Police book 26 athletes in illegal gambling probe

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Police book 26 athletes in illegal gambling probe

More than 20 athletes have been booked without detention over allegations involving illegal gambling and match-fixing, authorities announced Tuesday.

Twelve former and active professional basketball players, 13 judokas and one wrestler have been charged for violating the National Sports Promotion Act, according to the cyber-investigation team at the Gyeonggi Provincial Police Agency. They are scheduled to be questioned by prosecutors starting tomorrow.

Three of the athletes are currently serving mandatory military duty, police said, so the Military Police will investigate their cases.

Among those booked, the police confirmed that 11 players from the Korean Basketball League (KBL), the nation’s top professional league, engaged in illegal gambling online.

In Korea, the purchase of state-managed Sports Toto lottery tickets is the only legal form of sports betting.

Authorities mentioned that Seoul SK Knights guard Kim Sun-hyung; Goyang Orions center Jang Jae-seok; Wonju Dongbu Promy guard Ahn Jae-wook; and Busan KT Sonicboom forward Kim Hyun-min had been implicated.

The KBL later revealed the names of seven other players including Anyang KGC forward Oh Se-keun.

Kim Sun-hyung, a two-time KBL All-Star Game MVP and an Asian Games gold medalist, was summoned by police Monday after returning from the William Jones Cup in Taiwan.

Police said that one former basketball player, only identified by his surname Park, and one judoka surnamed Hwang had been charged for match-fixing in addition to illegal gambling.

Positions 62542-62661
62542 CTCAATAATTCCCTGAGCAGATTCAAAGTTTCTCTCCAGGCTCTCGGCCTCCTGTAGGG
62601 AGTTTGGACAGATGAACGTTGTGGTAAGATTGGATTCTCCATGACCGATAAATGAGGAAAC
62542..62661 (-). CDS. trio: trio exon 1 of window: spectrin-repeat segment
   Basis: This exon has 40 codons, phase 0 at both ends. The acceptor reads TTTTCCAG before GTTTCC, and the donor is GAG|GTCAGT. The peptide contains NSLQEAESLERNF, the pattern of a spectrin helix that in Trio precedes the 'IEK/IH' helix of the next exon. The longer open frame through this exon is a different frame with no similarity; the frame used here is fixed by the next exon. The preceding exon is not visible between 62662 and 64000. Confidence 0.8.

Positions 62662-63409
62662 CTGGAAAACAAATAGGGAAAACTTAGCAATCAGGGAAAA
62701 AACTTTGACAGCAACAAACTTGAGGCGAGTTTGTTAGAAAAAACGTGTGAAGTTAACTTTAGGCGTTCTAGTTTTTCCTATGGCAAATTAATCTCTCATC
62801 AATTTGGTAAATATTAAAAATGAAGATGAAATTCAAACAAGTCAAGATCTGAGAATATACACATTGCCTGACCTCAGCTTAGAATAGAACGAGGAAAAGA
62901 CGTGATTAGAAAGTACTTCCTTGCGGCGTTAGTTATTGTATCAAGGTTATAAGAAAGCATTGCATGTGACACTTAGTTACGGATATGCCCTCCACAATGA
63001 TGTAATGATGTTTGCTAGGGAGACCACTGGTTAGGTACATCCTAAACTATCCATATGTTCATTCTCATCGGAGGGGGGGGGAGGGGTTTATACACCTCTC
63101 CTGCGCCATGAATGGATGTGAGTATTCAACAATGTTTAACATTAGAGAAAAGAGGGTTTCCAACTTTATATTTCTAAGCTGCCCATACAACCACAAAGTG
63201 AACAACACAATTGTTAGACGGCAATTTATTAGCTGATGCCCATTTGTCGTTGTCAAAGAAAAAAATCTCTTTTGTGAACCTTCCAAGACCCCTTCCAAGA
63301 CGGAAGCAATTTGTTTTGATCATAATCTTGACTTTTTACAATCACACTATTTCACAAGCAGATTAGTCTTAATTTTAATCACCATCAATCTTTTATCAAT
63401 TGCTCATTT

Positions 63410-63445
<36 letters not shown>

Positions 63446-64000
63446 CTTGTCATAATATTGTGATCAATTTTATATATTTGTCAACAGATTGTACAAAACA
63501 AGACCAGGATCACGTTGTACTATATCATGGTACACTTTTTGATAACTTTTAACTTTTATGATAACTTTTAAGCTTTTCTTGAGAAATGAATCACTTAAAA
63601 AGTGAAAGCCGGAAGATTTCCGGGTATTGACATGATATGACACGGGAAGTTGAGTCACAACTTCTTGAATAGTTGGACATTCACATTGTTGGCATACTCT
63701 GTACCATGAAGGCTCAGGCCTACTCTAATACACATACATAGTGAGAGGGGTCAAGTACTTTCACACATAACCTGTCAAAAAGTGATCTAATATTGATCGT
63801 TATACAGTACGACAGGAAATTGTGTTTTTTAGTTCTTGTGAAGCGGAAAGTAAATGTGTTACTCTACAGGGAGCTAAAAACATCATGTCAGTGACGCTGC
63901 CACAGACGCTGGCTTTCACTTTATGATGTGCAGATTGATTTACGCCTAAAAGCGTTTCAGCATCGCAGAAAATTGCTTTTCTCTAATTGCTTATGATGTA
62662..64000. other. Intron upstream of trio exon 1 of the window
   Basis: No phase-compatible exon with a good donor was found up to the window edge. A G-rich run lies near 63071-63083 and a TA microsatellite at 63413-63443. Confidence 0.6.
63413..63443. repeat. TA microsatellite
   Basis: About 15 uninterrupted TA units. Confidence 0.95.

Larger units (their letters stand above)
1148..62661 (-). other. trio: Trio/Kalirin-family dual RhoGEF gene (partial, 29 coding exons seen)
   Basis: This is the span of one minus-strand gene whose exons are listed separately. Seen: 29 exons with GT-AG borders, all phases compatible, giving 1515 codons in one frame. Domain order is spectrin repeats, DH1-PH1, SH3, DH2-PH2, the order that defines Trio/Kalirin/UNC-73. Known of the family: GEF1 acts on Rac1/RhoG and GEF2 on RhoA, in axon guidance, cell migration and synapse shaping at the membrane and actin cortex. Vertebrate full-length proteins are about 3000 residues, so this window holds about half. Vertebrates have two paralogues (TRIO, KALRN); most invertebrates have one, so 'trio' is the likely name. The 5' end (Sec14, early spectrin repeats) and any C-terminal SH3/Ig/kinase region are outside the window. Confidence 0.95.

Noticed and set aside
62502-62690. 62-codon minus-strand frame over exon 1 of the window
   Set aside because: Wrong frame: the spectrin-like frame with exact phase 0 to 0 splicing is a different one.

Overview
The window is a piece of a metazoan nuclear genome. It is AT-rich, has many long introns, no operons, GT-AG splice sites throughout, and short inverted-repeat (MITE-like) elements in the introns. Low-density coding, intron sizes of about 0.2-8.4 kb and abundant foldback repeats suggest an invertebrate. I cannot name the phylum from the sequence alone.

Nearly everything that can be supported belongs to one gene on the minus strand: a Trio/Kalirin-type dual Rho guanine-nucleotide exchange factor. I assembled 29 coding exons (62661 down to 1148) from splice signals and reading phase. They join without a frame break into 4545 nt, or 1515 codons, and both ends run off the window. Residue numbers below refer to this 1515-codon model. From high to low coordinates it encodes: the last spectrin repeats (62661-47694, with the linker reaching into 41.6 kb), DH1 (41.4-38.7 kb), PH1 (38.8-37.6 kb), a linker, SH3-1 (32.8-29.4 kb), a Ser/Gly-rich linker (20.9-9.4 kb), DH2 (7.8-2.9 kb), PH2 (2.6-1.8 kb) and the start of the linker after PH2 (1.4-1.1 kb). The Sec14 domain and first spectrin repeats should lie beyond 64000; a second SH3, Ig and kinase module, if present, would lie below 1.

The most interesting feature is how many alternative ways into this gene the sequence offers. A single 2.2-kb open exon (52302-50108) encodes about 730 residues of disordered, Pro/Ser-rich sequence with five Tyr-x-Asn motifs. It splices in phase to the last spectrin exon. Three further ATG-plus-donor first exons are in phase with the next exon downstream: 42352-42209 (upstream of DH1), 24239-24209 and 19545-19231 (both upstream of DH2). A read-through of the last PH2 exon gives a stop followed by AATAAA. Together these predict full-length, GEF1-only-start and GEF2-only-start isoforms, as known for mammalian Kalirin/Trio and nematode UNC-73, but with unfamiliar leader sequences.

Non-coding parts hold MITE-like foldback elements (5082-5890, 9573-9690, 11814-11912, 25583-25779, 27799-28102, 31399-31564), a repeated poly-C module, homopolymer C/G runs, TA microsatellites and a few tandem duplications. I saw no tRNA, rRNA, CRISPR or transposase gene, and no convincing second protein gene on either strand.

According to authorities, Hwang allegedly ordered Park to deliberately make an “air ball” during the KBL game last season, and bet that Park’s team would be defeated.

The 26 violators engaged in illegal gambling online from August 2009 to March, police said, betting anywhere from 1 million won ($835) to nearly 100 million won each time.

They added that they believe the basketball players had participated in illegal gambling practices as fellow college students, while others fell into illegal gambling while they were completing their mandatory military service with Sangmu, the military’s athletic club.

According to police, at least four athletes made illegal bets even after going pro. The results of the investigation came as a surprise Tuesday to the KBL.

The league called an emergency board meeting to discuss the situation as well as actions to be taken against its players if they are found guilty.

The KBL said that 11 KBL players will not play in the new season, which kicks off Saturday, until they are formally cleared of all charges.

Under KBL rules, the league can impose a lifetime ban if a player or coach has been found to have purchased basketball lottery tickets.

The KBL most recently came under scrutiny in July after five-time KBL Coach of the Year Jeon Chang-jin was charged with match-fixing while he was with Busan KT Sonicboom.

He is still under investigation by prosecutors.

In 2013, the KBL also imposed a lifetime ban on Kang Dong-hee, the former head coach of the Wonju Dongbu Promy, after he was sentenced to 10 months in prison for fixing games in 2011.

The KBL also punished former Wonju TG Sambo guard Yang Kyung-min in 2005 with a 36-game suspension and 3 million won fine for purchasing sports lottery tickets for the game in which he was playing.

The athlete was later indicted for violating the National Sports Promotion Act and fined 1 million won, but returned to the league before retiring in 2008.

BY JOO KYUNG-DON [joo.kyungdon@joongang.co.kr]
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